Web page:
Reformation Day – Hero or Human?

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Biblical Texts: Rev 14:6-7, Romans 3:19-28, John 8:31-36
Full Sermon Draft

Reformation Day to me is always a tough day to preach. For all my formative years and if any of the examples that I sampled this week are representative, the general approach to Reformation Day is full on Triumphalism and spiking of the football. And it is not that I can’t or won’t defend my side. I think Luther in particular and the reformers in general were right on a lot more than they were wrong. But if there is one thing that the gospel doesn’t really accept it is heroes. We have heroes of the faith, usually called saints, but ask why they are saints. Many of them are martyrs with a subset dying gruesomely. The next batch are those dedicated to outcasts – like the priests in leper colonies or Mother Teresa among the untouchables. There are the scholars and teachers and theologians. They often avoided the deaths, but the exchange seems to be that the society around them was passing away (c/r Augustine). Usually the equivalent of the Chinese toast, “may you live in interesting times”. What gets you on the list of the Saints is not usually someone confused with “winning”. The more we make a Hero out of Luther or the Reformers, the less they actually have to instruct us. The more we make them great men and women, the less we allow them to influence us.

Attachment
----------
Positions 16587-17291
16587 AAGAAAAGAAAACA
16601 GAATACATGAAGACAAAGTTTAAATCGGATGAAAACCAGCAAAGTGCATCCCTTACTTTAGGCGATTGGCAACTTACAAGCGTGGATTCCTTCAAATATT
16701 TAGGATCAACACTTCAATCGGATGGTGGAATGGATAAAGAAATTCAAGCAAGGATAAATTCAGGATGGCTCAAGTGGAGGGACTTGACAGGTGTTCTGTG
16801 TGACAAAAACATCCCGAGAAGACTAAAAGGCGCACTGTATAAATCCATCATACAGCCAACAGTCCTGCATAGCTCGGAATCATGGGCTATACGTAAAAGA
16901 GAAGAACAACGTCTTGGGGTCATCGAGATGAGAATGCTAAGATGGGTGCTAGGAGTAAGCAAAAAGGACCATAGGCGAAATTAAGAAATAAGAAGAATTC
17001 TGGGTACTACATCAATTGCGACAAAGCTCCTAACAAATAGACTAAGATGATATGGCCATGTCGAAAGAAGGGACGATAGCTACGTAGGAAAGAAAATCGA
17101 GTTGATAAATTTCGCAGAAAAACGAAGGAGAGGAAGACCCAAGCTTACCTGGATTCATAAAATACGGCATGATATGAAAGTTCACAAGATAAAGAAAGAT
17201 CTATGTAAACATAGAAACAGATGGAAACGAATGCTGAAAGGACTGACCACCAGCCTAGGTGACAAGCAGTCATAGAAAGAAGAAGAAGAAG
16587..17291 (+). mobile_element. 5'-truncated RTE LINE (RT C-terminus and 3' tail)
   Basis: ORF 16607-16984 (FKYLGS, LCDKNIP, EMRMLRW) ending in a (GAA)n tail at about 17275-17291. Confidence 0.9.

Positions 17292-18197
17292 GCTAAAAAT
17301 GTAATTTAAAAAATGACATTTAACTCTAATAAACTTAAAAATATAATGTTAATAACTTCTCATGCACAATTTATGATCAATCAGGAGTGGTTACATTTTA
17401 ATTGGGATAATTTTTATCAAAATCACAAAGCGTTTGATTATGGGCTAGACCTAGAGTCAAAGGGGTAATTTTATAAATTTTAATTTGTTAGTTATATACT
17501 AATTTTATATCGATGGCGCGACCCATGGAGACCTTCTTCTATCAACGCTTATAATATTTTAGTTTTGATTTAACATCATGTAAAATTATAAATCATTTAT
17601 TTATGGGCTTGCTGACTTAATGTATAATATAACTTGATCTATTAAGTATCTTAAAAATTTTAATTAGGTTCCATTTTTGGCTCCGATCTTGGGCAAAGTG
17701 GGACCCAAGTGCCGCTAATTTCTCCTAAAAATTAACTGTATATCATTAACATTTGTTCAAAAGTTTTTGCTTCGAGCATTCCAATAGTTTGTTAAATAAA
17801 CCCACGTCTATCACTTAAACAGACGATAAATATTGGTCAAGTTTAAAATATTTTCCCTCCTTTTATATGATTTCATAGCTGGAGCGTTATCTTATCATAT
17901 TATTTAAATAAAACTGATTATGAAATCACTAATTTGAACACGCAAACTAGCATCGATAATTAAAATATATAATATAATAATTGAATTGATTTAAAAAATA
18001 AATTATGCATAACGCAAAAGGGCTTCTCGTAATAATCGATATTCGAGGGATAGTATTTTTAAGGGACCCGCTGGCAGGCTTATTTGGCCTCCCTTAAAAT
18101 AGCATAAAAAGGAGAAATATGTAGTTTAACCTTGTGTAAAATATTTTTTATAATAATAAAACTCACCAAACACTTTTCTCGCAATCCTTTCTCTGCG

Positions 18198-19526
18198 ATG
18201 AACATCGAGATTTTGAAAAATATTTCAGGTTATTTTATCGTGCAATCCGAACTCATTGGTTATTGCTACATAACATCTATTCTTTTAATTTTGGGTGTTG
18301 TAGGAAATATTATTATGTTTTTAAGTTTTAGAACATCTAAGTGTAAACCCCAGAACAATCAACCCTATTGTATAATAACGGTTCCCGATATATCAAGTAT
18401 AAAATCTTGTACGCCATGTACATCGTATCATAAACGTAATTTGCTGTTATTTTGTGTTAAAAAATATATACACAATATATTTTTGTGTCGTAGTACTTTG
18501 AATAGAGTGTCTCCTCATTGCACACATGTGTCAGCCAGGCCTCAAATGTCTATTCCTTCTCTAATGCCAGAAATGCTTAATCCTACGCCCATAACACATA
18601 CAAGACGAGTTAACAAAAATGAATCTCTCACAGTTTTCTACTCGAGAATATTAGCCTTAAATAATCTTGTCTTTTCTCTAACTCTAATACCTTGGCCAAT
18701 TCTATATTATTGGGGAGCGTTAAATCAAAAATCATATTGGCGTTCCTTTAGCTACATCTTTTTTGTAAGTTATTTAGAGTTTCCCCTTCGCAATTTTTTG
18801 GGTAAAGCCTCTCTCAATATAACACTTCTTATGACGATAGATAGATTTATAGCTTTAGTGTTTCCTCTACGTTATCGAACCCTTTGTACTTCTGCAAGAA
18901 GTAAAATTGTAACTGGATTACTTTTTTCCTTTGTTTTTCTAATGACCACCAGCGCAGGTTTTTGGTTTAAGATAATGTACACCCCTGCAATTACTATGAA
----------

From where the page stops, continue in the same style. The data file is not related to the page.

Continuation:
Not an argument to tear them down or deconstruct them or even psycho-analyze them (although I suppose I do a little of that). The argument is to see them in context – fully human. When we do that, it is not bringing them down to our level, because according to the law we are already all on the same level – in deep trouble. But when we allow them to human, we are set free. We can admit the flaws (repent) and accept the grace. Both for them, and for us; both for their impossible circumstances, and for ours. We can hope to mend what was broken instead of building monuments. One of Luther’s most famous lines for theologians is: “A theology of glory calls evil good and good evil. A theology of the cross calls the thing what it actually is.” It is the harder road, but you don’t get real glory without walking through Calvary.

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